Humility Important in MMA

I just read a fantastic excerpt from Matthew Polly's book entitled Tapped Out.  In a sport like MMA, there can be a great tendency for people to watch events on TV and think "I can do that".  For some, these flawed ideologies manifest themselves when they walk into MMA gyms and immediately believe they are the toughest "fighters" in the school.  That may result in something as severe as them attempting to injure other members or merely verbally asserting themselves as the "alpha-dog".  Regardless, it appears as if the fighters at Extreme Couture have implemented the "green-light" policy to put these folks in their place.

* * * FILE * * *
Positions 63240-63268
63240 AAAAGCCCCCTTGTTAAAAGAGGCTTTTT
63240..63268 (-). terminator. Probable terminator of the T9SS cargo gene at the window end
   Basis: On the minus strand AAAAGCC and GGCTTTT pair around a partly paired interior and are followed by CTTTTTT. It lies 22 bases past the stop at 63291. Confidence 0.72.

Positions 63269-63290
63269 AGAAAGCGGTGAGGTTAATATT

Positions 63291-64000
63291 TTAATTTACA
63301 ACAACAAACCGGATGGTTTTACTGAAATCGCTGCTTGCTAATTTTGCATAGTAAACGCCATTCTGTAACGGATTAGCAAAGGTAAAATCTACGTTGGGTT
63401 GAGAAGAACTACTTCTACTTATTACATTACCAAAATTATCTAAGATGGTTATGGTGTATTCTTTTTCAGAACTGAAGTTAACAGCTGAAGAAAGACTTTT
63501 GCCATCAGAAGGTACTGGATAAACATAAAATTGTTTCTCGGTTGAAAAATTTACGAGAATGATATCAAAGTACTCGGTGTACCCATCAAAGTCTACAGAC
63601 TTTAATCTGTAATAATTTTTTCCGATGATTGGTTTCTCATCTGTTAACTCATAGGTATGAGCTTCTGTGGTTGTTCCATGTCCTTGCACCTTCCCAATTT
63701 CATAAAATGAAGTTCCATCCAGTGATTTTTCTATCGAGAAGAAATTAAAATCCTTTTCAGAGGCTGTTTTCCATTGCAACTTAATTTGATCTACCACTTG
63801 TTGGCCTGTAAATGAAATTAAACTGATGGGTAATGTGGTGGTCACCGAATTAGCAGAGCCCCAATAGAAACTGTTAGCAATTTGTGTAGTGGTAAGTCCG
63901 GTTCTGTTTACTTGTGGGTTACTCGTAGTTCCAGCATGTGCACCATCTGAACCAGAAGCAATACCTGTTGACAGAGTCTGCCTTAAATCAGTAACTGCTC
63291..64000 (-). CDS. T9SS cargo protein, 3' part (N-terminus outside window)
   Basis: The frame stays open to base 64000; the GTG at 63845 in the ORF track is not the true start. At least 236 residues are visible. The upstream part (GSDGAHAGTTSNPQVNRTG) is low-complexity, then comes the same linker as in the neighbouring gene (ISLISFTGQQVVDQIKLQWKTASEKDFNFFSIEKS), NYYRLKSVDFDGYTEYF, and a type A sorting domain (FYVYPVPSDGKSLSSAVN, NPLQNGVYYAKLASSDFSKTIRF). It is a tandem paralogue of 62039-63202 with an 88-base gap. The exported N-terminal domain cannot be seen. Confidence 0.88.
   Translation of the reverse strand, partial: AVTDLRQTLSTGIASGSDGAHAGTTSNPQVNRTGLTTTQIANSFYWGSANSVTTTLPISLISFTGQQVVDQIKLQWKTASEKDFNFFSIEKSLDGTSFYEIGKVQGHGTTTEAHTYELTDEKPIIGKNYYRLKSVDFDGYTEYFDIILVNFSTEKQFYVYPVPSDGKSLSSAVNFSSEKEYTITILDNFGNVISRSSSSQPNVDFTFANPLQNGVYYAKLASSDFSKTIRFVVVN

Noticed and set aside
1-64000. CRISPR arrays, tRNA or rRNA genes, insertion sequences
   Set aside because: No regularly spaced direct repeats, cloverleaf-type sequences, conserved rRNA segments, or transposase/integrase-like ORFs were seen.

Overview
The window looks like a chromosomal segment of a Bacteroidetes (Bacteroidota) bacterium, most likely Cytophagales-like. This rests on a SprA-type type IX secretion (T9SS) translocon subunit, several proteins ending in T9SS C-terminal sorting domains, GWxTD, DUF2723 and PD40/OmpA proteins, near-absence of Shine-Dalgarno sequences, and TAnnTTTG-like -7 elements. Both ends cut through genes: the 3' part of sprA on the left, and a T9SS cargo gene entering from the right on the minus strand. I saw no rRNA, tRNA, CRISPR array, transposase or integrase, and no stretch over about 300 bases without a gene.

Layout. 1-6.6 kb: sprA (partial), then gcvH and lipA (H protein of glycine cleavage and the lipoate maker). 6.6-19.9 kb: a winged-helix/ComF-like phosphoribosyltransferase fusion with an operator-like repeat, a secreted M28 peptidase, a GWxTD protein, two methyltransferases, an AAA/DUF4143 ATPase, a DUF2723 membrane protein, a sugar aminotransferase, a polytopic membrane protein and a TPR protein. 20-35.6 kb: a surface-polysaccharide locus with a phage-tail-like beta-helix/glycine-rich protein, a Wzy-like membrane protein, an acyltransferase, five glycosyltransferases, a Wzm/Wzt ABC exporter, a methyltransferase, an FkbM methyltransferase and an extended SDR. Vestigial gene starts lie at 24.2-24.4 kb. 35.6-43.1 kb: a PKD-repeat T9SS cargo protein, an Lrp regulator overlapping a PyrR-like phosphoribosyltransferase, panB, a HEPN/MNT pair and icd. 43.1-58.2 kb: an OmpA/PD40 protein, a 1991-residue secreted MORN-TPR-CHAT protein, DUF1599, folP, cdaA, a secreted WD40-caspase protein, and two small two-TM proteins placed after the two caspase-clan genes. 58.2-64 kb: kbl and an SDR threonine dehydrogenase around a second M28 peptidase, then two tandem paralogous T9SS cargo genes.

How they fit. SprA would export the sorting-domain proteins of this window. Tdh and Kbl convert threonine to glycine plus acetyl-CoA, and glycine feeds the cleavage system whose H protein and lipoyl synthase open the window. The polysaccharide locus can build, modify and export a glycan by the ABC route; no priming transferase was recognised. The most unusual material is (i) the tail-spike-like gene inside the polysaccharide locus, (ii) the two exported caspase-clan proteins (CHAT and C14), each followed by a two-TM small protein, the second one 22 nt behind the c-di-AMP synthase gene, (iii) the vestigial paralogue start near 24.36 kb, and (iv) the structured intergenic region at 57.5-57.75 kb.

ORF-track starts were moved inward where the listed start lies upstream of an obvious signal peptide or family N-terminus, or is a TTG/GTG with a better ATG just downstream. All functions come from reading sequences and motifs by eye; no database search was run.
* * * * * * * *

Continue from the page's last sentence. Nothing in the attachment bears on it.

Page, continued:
While some may view this as a rather barbaric way of teaching a lesson, in reality, it is more a reflection of the humility that MMA instills in its practitioners.  The fact is, even the most experienced fighters know a mere fraction of the techniques and styles that exist in martial arts.  Their greatness exists because they recognize that fact, embrace it, and use it as constant motivation to learn and improve.  For many great fighters, their success is actually a product of humility.  For those folks who believe that watching a UFC event makes them a battle-tested fighter, a quick dose of reality is probable both needed and deserved.  Additionally, in many cases, these folks either learn their lesson, or never return to the gym, both of which foster a more comfortable and safe learning environment.

Not unlike hockey, a little self-policing is not always a bad thing.  So the next time you watch a UFC event and think "I can do that . . ." go to your local gym and try, but do it with a smile and a healthy knowledge that nothing is quite as easy as it looks.

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